Jeff Elrod’s work exploits some of the possibilities offered by digital graphics yet still maintains a traditional visual apparatus. At first glance, it even seems to exemplify a familiar type of abstraction that is cold and formally very composed. In fact, his extremely large canvases are made using an ink-jet printing technique, with marks typical of various computer programs (MS Paint, Photoshop, Illustrator) enormously enlarged so viewers can see the sequence of rectilinear strokes that make up every type of curve. Not everything in his work, however, is digital; in the long process that leads to the final, machine-printed image, Elrod introduces signs derived from his own gestures, placing them side by side with apparently similar but programmed images. For example, in the large canvas Sonora Lights (all works cited, 2016) a pattern of tiny black-and-white squares is superimposed on red shadings whose differences are as impalpable as those of a computer’s color palette; part of the field appears to have been deleted using the eraser function of a graphics program, while fine marks made by the movements of a mouse alternate with fluid brushstrokes, the “true” gesturalism of the brush simulating the “false” gesturalism of the mouse.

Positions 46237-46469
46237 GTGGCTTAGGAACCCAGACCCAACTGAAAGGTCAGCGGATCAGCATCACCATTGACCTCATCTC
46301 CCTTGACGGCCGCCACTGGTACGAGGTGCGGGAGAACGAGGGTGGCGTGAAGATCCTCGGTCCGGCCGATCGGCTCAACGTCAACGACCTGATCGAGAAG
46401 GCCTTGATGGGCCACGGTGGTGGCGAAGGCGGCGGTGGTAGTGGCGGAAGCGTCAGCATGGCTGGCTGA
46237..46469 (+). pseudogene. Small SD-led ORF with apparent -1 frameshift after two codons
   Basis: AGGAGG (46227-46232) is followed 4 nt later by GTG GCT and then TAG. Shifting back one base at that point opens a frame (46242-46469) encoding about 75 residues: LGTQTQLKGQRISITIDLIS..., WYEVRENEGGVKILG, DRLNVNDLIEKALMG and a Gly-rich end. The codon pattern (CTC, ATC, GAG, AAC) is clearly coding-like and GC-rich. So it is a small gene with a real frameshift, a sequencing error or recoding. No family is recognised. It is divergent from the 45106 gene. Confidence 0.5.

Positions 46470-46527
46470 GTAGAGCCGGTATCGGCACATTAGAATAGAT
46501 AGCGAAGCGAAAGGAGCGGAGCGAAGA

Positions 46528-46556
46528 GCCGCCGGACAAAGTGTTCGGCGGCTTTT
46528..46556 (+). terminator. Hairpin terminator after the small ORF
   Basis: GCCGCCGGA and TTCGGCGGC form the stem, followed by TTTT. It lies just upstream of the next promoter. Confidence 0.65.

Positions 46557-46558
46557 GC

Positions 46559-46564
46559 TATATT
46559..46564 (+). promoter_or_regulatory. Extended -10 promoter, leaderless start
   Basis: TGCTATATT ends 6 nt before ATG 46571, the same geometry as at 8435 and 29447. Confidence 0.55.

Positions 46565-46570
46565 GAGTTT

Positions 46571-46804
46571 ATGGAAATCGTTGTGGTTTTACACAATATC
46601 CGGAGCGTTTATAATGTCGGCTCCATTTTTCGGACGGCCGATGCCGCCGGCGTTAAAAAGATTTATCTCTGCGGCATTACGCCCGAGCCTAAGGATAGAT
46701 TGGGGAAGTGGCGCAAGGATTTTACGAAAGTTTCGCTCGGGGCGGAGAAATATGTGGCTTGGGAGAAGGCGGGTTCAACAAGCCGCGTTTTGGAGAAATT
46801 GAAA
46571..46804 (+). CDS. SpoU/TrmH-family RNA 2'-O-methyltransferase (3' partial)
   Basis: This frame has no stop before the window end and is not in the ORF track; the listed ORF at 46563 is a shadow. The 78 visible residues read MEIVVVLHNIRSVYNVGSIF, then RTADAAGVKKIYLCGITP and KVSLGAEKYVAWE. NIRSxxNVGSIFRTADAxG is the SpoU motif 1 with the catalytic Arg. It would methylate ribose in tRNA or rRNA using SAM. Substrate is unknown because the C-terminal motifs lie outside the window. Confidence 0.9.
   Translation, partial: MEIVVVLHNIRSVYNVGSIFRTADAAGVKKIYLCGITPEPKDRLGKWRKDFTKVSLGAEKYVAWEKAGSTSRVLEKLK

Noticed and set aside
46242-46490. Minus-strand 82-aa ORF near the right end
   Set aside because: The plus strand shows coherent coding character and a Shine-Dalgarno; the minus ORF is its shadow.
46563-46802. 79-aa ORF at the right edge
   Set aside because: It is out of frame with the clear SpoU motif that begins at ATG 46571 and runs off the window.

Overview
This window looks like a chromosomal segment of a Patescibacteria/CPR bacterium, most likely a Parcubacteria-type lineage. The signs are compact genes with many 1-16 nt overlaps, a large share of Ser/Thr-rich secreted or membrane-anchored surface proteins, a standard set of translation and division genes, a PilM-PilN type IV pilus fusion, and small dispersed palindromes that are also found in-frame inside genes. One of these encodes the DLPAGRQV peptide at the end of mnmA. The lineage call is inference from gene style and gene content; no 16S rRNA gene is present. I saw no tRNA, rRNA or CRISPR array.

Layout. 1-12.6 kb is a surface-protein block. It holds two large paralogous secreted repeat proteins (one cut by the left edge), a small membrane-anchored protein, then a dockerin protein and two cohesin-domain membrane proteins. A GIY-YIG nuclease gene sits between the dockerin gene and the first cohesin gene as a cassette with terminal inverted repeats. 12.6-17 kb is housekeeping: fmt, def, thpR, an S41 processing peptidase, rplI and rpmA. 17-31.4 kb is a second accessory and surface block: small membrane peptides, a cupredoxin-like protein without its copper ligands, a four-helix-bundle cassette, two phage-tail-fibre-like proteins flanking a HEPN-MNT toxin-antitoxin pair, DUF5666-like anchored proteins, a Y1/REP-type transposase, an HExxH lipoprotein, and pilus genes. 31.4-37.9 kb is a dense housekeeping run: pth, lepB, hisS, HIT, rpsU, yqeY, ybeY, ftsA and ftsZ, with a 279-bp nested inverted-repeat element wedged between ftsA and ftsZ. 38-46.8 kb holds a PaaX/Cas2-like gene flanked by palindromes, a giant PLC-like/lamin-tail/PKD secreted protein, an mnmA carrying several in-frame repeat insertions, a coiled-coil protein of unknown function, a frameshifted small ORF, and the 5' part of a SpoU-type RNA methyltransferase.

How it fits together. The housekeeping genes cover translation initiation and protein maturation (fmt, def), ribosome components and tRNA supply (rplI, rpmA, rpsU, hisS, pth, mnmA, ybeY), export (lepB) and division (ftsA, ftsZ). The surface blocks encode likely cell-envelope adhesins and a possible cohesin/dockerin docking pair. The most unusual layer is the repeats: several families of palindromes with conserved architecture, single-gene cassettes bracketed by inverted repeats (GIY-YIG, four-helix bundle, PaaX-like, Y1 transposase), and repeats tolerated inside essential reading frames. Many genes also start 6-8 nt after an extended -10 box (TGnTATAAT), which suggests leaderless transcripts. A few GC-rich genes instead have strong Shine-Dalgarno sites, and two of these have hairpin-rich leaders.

It is my impression that Elrod’s underlying concept has little to do with the celebration of a new technological tool, but a great deal to do with the idea of finding an immediate emotional result, achieved through a process that is anything but direct or expressionistic. Over the course of the twentieth century there have been many examples of this type of approach to the use of technological tools. These have ranged from Man Ray’s airbrushed “aerographs,” to the “light paintings” on emulsified canvas made by a number of artists in the 1970s and ’80s, to what the curator and critic Vittorio Fagone has dubbed the “electronic brush” of certain video artists—not to mention the digital landscape paintings David Hockney makes using his iPad.
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